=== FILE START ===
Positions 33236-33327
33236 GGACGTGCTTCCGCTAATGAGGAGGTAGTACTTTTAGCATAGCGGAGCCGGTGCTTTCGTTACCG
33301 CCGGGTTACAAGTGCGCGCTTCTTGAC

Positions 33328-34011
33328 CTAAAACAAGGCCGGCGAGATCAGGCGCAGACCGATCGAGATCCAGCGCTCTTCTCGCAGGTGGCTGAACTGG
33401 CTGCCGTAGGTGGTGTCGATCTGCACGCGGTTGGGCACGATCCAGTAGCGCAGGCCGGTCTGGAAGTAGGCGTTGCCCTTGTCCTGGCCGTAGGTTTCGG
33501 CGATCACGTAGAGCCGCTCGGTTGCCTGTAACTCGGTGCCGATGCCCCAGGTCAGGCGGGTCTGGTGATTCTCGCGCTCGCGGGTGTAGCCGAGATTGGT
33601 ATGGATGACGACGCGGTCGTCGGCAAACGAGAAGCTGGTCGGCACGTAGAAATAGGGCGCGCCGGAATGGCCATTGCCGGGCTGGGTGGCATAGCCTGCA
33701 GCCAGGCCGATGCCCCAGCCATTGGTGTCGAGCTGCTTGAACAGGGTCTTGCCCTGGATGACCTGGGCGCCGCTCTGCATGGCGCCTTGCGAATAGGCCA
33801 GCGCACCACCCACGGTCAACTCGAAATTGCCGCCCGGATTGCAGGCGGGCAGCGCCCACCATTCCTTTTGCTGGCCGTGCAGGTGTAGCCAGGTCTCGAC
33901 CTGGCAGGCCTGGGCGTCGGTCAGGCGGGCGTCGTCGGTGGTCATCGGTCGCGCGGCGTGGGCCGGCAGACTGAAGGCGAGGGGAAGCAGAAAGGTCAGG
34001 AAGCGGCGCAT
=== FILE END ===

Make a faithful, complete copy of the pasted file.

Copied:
Positions 33236-33327
33236 GGACGTGCTTCCGCTAATGAGGAGGTAGTACTTTTAGCATAGCGGAGCCGGTGCTTTCGTTACCG
33301 CCGGGTTACAAGTGCGCGCTTCTTGAC

Positions 33328-34011
33328 CTAAAACAAGGCCGGCGAGATCAGGCGCAGACCGATCGAGATCCAGCGCTCTTCTCGCAGGTGGCTGAACTGG
33401 CTGCCGTAGGTGGTGTCGATCTGCACGCGGTTGGGCACGATCCAGTAGCGCAGGCCGGTCTGGAAGTAGGCGTTGCCCTTGTCCTGGCCGTAGGTTTCGG
33501 CGATCACGTAGAGCCGCTCGGTTGCCTGTAACTCGGTGCCGATGCCCCAGGTCAGGCGGGTCTGGTGATTCTCGCGCTCGCGGGTGTAGCCGAGATTGGT
33601 ATGGATGACGACGCGGTCGTCGGCAAACGAGAAGCTGGTCGGCACGTAGAAATAGGGCGCGCCGGAATGGCCATTGCCGGGCTGGGTGGCATAGCCTGCA
33701 GCCAGGCCGATGCCCCAGCCATTGGTGTCGAGCTGCTTGAACAGGGTCTTGCCCTGGATGACCTGGGCGCCGCTCTGCATGGCGCCTTGCGAATAGGCCA
33801 GCGCACCACCCACGGTCAACTCGAAATTGCCGCCCGGATTGCAGGCGGGCAGCGCCCACCATTCCTTTTGCTGGCCGTGCAGGTGTAGCCAGGTCTCGAC
33901 CTGGCAGGCCTGGGCGTCGGTCAGGCGGGCGTCGTCGGTGGTCATCGGTCGCGCGGCGTGGGCCGGCAGACTGAAGGCGAGGGGAAGCAGAAAGGTCAGG
34001 AAGCGGCGCAT